Read the full adjudication here.

1 Like

Complainant / Herald Sun

The Press Council considered whether its Standards of Practice were breached by an article published in The Herald Sun headed “Out-of-school sex ed” in print on 22 February 2022. The article reported on the sexual abuse of a minor by his then teacher at a Victorian school in the mid-to-late 1990s.

The sub-headline of the article stated, “Female teacher admits violating boys”. The article went on to report that the teacher “pleaded guilty in the County Court on Friday to several counts of sexual penetration of a child under 16.” It also reported that the teacher “taught one victim how to perform sexual acts,” and said, “She later showed him how to put on a condom.”

The Council notes the limitations of headlines to reflect the tenor of an article. However, the Council also notes that headlines must nonetheless comply with the Council’s Standards of Practice. In this instance, the Council considers the description of the reported child sexual abuse matters as ‘sex-ed’ was an unfair characterisation of the reported events. The Council considers that readers could interpret the headline as implying that the child sexual abuse had some connection to the victim’s school curriculum; or that the teacher’s offences were not sufficiently serious. Accordingly, the Council considers the publication failed to take reasonable steps to ensure factual material was presented with reasonable fairness and balance in breach of General Principle 3.

The Council notes the publication’s comments concerning how the perpetrator ‘taught’ the victim how to perform sexual acts. However, the Council considers that describing such acts as ‘sex-ed’ particularly when the reported abuse concerned a teacher student relationship, trivialises the seriousness of the conduct and potentially diminishes the reported emotional impact on the student.

The Council considers that in describing the reported child sexual abuse as ‘sex-ed’, the publication failed to take reasonable steps to avoid contributing to substantial prejudice and that there was not sufficient public interest justifying doing so. Accordingly, the Council concludes that the article breached General Principle 6.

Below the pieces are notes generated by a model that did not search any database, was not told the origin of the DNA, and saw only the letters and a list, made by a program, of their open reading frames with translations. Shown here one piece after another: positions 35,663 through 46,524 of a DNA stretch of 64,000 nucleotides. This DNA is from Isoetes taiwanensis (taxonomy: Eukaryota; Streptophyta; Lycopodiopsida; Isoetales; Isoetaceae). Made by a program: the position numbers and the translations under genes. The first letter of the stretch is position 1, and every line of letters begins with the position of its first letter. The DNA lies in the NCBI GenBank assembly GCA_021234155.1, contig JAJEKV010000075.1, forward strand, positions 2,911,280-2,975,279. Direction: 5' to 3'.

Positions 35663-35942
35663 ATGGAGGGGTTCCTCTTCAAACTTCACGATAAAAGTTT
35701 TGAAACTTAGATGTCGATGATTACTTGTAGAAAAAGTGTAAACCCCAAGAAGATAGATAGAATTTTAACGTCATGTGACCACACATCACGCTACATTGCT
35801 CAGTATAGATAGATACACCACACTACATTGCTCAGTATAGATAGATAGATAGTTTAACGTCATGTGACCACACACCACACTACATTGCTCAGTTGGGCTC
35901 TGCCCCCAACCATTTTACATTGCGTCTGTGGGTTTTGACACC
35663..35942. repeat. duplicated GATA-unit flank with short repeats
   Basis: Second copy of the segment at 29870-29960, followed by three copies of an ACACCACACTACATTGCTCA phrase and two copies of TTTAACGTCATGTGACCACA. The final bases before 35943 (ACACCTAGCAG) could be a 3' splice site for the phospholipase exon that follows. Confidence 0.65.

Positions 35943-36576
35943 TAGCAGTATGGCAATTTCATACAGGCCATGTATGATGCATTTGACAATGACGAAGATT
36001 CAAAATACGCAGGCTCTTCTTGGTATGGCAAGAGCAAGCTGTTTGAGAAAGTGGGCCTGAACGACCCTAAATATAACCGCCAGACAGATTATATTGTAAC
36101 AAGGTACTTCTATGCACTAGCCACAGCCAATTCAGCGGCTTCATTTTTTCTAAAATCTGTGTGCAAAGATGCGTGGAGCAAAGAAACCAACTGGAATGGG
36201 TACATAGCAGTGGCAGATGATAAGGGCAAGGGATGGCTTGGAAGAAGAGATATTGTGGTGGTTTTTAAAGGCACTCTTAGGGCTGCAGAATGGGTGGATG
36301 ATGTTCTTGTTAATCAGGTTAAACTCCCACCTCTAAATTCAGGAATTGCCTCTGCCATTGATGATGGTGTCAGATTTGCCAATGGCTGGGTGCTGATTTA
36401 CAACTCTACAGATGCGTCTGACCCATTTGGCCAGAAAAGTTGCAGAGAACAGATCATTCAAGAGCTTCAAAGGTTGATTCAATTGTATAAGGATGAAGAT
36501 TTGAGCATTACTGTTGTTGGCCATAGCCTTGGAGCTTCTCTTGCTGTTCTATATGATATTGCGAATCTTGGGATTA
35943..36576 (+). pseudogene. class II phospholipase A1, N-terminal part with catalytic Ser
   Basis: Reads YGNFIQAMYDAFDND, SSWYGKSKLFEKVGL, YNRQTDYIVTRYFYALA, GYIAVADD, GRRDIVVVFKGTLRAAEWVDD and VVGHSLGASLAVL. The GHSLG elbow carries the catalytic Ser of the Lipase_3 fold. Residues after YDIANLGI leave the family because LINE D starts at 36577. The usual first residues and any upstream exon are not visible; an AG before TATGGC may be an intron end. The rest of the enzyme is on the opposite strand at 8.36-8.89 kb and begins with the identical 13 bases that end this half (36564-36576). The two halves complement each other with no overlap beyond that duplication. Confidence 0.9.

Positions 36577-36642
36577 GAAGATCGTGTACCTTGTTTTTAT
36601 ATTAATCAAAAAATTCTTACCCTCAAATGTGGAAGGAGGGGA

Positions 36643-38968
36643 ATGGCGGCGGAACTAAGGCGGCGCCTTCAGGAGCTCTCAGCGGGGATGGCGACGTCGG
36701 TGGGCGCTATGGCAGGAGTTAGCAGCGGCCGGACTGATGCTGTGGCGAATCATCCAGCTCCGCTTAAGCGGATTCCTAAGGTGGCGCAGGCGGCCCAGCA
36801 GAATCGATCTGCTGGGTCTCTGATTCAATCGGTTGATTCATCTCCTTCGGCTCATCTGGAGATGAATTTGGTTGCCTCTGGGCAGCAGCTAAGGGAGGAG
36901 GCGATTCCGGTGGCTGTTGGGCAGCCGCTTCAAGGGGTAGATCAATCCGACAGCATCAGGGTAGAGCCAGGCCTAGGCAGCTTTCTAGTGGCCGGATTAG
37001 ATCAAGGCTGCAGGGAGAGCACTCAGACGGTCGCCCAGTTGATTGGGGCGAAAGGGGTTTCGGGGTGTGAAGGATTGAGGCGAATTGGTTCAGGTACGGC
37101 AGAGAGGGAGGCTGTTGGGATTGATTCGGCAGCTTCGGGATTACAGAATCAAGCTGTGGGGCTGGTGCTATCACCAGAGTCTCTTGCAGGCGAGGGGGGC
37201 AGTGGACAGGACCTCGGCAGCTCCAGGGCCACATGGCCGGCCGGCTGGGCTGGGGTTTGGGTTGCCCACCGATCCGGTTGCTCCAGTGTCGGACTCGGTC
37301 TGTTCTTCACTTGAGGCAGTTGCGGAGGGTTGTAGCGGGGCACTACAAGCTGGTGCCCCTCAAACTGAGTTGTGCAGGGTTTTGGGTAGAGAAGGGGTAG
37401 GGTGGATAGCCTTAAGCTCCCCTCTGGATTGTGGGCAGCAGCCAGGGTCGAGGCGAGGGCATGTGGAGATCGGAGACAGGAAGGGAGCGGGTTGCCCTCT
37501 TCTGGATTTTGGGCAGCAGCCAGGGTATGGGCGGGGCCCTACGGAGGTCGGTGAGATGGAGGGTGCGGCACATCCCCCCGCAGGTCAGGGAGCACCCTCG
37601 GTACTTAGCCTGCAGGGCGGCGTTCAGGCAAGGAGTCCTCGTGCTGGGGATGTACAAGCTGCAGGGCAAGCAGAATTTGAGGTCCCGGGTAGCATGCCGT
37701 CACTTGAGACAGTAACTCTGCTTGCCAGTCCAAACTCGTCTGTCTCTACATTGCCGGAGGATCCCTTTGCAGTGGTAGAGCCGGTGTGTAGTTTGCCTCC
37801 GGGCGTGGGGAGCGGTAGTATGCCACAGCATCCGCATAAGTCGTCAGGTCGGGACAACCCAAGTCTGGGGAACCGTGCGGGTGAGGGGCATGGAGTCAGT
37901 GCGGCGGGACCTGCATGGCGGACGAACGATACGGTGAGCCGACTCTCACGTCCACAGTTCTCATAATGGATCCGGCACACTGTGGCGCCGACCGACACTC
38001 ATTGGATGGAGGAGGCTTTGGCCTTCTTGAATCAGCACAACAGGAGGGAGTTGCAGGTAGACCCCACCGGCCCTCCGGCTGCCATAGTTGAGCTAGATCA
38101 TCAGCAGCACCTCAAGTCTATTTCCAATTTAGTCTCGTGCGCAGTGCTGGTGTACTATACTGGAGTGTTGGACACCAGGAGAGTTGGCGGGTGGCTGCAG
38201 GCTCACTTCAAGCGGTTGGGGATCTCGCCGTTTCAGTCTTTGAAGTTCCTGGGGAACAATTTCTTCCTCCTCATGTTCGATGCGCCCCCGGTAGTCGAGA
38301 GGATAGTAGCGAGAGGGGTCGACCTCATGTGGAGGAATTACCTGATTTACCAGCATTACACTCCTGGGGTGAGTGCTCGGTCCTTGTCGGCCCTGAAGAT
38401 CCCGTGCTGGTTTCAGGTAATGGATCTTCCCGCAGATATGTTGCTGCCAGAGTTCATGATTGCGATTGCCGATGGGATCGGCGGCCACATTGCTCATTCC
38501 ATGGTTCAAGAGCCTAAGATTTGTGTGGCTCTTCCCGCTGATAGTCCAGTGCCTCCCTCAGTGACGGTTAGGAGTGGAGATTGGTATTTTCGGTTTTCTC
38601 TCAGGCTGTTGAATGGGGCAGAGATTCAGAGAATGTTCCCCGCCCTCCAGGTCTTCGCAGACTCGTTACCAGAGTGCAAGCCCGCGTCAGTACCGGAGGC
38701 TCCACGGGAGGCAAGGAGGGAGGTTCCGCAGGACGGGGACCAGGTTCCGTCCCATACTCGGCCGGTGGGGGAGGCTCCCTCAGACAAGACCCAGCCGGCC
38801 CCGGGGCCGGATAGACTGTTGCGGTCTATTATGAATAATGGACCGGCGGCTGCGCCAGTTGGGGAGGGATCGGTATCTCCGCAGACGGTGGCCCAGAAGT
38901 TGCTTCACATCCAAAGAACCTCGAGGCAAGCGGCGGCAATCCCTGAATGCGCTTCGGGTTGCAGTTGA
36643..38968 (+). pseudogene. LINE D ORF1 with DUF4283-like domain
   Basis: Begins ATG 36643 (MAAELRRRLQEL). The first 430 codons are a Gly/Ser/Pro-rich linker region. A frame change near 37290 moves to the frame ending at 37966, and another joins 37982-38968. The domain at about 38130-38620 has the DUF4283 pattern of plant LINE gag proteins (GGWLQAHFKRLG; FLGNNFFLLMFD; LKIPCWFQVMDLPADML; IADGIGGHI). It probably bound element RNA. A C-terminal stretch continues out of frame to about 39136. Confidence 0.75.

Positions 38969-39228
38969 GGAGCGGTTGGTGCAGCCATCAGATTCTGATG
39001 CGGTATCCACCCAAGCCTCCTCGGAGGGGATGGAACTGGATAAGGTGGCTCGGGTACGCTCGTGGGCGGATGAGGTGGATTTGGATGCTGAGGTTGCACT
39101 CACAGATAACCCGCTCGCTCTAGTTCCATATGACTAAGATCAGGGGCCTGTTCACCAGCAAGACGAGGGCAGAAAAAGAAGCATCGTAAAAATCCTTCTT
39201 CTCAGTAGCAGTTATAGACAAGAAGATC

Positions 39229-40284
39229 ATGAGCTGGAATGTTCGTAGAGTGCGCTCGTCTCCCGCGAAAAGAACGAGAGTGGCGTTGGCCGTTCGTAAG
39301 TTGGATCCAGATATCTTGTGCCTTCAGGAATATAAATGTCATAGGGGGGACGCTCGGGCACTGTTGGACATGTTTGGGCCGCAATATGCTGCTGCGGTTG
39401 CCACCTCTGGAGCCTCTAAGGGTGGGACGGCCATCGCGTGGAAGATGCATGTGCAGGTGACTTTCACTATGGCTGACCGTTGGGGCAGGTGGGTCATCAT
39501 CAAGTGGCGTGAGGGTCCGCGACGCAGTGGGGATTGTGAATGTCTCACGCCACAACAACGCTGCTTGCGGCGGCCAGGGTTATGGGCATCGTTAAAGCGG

Read the full adjudication here.

1 Like

Call for nominations for the Australian Press Council’s Press Freedom Medal

The Australian Press Council (APC) is calling for nominations for its Press Freedom Medal, to be awarded to an individual, or individuals, who have demonstrated extraordinary commitment or service to the cause of press freedom.

Nominees can be journalists, editors, or others such as members of the legal profession, educators or whistle-blowers whose work has supported press freedom or cast light upon important issues in Australian society. Nominations may be made by members of the public, any member of the Council and its Secretariat, or any publication that is a member of the Press Council.

“Advocating for freedom of the press is an important responsibility of the Press Council,” said APC Chair Neville Stevens. “The Press Freedom Medal honours those courageous individuals who pursue this freedom, often at great personal risk.”

Nominations for the 2022 Press Freedom Medal open today, Monday May 30, 2022, and should be submitted by Thursday June 30, 2022, along with reasons why the individual(s) should be considered for the award. They can be supplied as Word documents, PDFs, or within the body of an email and should be no longer than 250 words.